International Women's Day (08/03/2010)

Fifteen years after the groundbreaking Fourth World Conference on Women, which was held in Beijing in 1995, the international community has clear legal norms on the prohibition of discrimination and the active promotion of gender equality and women's empowerment. These norms are accepted in all countries of the world as part of human rights law. The international community is also equipped with bodies that can effectively monitor the implementation of women's rights. This is the case of the UN Committee on the Elimination of all Forms of Discrimination against Women (the 'CEDAW Committee') and the recently-established Special Representative of the UN Secretary-General on violence against women in conflict situations.

However, implementation is slow in many countries of the world. From a new 10-country study on women's health and domestic violence conducted by the World Health Organisation, it appears that between 15% and 71% of women reported physical or sexual violence by a husband or partner. Between 4% and 12% of women reported being physically abused during pregnancy. Every year, about 5,000 women are murdered by family members in the name of honour each year worldwide. Under these conditions, women's rights mechanisms remain under-exploited, and the possibility for individual victims to submit complaints to the UN, for example, is unknown to most women. These are key challenges for the EU human rights policy in third countries. In Brussels the EU is doing its part, holding itself to the highest standards. Tomorrow the Council of the EU is adopting conclusions on 'Eradication of Violence Against Women in the European Union'. The EU must also lead by example in our internal policies.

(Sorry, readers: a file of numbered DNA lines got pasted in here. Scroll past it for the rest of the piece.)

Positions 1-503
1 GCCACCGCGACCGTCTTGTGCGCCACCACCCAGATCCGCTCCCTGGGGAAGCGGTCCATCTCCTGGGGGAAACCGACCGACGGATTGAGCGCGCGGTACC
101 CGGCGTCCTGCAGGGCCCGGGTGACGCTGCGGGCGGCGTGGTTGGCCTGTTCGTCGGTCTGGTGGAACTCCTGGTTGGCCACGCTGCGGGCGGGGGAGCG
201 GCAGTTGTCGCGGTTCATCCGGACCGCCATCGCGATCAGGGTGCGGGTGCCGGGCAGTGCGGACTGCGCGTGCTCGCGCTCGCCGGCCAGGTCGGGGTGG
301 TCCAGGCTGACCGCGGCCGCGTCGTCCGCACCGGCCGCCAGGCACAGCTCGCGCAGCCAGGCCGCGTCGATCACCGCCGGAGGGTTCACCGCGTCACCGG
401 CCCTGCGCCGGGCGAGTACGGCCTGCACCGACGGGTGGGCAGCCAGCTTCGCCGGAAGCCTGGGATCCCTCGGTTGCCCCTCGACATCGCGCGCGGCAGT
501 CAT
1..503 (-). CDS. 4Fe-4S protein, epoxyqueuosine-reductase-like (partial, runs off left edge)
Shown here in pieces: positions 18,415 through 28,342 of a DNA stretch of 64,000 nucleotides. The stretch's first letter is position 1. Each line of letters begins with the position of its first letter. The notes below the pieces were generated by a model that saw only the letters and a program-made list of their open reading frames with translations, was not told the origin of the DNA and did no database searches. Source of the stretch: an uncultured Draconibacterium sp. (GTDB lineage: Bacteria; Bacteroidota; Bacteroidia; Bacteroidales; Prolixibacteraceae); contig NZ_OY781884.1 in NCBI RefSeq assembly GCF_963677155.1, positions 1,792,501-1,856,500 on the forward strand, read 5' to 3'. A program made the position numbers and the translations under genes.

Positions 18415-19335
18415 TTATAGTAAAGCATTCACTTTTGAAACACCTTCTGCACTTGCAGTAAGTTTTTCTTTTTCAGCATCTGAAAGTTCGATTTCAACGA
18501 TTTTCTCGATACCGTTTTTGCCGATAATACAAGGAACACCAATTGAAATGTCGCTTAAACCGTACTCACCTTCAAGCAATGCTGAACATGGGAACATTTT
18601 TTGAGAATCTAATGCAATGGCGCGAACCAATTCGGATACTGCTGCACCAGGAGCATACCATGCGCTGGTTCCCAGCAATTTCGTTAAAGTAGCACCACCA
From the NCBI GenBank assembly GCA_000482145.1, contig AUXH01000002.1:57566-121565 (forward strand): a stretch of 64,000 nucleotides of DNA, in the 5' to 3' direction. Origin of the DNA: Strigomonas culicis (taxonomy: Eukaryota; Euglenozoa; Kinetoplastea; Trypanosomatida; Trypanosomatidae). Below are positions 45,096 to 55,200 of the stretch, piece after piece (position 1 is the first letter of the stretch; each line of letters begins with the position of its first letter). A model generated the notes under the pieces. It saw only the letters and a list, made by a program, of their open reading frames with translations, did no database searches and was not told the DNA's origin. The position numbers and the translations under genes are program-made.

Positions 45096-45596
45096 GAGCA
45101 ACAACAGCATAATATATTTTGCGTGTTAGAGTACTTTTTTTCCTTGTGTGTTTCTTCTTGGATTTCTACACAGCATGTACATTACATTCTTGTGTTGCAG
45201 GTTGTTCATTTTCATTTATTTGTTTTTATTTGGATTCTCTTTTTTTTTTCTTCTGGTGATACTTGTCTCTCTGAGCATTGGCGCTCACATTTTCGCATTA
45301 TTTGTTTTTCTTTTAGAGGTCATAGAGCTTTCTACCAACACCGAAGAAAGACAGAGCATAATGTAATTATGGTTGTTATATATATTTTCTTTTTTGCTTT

On the eve of the International Women's Day, Catherine Ashton, the High Representative of the Union for Foreign Affairs and Security Policy/Vice-President of the European Commission said:

"International Women's Day provides a great opportunity for each one of us to reflect on our responsibility for working towards the eradication of gender inequality. This is very much true also in international relations, where all must play their part in reaching this common goal. Sustainable peace and security cannot be achieved without the full participation of women.

Unfortunately, the persistence of constitutions and laws that blatantly discriminate against women still undermines the development of countries around the world. Violence against women has direct negative consequences on women's access to education, job and on to their participation in the public life. The impact of the marginalisation of women is not only at the expense of women, but runs counter to the overall empowerment of local communities. There remains a huge amount to do in all parts of the world."

"This is a global challenge of the highest order, to deliver gender Equality and empower women, within Europe and beyond. That is why the EU will continue to put pro-active work in this field at the heart of our policies, both internal and external. Heads of EU Delegations throughout the world have just received clear instructions in this respect", she added."

For more information contact:

  • Lutz Güllner: +32 498 964641
  • Anna-Kaisa Itkonen: +32 498 993849